On behalf of Silver Tax Group posted in Offshore Accounts on Thursday, September 7, 2017.
Congress passed the Foreign Account Tax Compliance Act (FATCA) with the idea of collecting more tax revenues from U.S. citizens living outside of the country. By implementing a series of complex reporting requirements on foreign financial institutions, authorities were hoping to identify accounts and assets belonging to such individuals.
FATCA has faced a great deal of opposition, however. Not all taxpayers or financial institutions understand the reporting requirements. Also, penalties for not reportingoffshore assets are severe.
While a federal appellate court recently dismissed a challenge to FATCA, this dismissal may lead certain political leaders to take this matter to the U.S. Supreme Court. The concern among such leaders is that the appellate court was not appropriately sympathetic to the hardship FATCA places upon American citizens living overseas.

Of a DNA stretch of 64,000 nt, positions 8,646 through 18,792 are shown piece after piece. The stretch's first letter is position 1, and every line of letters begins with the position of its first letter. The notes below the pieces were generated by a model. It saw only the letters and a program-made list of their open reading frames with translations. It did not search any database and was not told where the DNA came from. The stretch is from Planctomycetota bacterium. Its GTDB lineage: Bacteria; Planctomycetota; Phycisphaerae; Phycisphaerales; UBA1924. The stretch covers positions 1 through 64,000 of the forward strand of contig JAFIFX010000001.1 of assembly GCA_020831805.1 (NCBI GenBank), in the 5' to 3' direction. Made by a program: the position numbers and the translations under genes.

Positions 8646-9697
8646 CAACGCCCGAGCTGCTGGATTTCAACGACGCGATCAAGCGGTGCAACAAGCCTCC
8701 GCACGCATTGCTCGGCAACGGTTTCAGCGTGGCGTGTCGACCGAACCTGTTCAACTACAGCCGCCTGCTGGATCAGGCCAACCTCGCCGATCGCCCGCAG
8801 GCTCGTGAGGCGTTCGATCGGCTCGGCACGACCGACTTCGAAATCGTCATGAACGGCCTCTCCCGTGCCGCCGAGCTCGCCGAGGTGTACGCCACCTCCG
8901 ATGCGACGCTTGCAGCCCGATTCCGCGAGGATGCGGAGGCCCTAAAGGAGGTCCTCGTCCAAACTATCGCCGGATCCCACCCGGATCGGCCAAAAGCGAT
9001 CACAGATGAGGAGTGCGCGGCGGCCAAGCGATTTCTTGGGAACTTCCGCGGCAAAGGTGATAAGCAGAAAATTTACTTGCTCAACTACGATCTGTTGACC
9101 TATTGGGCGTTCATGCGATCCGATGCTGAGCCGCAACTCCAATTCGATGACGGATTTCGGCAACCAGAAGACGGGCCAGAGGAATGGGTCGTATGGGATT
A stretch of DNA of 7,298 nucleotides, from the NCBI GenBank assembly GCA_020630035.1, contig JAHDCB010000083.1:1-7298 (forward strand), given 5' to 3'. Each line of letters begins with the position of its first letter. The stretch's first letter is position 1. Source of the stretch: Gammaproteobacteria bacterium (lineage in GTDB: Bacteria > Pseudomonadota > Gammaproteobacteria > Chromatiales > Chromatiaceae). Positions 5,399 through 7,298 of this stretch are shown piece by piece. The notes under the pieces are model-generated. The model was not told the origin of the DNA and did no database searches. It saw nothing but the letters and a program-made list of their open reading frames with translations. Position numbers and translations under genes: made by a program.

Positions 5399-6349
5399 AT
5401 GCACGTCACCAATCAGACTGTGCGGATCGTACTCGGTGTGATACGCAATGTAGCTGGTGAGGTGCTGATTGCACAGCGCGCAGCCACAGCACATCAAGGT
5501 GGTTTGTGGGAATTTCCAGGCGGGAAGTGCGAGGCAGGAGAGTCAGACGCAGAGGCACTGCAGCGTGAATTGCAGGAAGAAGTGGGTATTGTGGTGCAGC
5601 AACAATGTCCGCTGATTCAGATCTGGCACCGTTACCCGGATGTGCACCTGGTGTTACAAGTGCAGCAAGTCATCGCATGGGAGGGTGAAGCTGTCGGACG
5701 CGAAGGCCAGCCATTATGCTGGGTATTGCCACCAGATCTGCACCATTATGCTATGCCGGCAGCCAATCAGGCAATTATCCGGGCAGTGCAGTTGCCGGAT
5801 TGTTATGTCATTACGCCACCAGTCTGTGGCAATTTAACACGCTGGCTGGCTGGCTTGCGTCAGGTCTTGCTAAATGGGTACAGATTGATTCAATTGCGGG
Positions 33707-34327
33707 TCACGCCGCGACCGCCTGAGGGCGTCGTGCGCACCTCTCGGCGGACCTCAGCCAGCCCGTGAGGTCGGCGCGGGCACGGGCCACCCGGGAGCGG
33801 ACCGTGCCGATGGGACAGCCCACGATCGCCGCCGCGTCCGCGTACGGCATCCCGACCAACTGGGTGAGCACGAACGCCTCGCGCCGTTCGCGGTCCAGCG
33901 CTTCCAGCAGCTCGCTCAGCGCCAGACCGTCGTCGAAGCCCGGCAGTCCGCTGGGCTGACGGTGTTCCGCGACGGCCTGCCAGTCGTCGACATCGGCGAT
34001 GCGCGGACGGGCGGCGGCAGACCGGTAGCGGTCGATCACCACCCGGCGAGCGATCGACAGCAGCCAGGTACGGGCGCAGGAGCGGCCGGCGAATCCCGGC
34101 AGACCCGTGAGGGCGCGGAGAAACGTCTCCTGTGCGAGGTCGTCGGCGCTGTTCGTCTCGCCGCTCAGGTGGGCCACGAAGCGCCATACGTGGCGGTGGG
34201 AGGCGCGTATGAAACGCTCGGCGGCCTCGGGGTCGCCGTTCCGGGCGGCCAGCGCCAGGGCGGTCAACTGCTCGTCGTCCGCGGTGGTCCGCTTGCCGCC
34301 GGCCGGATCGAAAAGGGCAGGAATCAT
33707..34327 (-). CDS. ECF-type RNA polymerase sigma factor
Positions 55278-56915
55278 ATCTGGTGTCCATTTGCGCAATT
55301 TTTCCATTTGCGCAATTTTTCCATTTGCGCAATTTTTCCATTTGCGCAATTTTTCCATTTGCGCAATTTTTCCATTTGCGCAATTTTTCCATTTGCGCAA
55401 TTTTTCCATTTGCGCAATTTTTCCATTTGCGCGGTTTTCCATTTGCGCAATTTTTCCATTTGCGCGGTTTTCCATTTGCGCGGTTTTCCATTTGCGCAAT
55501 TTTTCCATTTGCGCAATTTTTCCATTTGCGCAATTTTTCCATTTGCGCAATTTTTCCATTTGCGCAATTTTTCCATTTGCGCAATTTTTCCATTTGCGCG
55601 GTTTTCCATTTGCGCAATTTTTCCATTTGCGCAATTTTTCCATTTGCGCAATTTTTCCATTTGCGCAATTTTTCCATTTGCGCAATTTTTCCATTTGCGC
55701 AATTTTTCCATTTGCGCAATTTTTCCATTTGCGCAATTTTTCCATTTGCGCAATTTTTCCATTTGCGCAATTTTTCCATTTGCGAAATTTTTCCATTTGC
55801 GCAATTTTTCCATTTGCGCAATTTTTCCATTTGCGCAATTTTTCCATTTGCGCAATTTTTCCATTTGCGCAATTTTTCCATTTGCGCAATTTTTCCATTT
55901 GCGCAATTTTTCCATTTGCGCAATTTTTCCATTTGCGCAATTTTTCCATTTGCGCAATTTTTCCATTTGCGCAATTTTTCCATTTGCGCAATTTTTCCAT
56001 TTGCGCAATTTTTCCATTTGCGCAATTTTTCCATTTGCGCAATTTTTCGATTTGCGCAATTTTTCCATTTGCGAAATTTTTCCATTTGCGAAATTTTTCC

There have denials of bank accounts and mortgages due to FATCA reporting requirements. And FATCA requirements have led to significant prosecution of American citizens. This includes significant penalties for not filing a Foreign Bank and Financial Account Report (FBAR) and other forms related to FATCA.
Filing forms based on requirements
The requirements in filing such forms can be difficult. For example, requirements led to one London official facing demands to pay taxes on the sale of his residence located in London. Though such a sale was not taxable in the UK, U.S. officials demanded payment.
It is important for Michigan residents to understand the penalties they may face for noncompliance. This is why having legal counsel on your side to help you understand such requirements can be essential. It is always best to avoid legal entanglements with tax officials before they even start.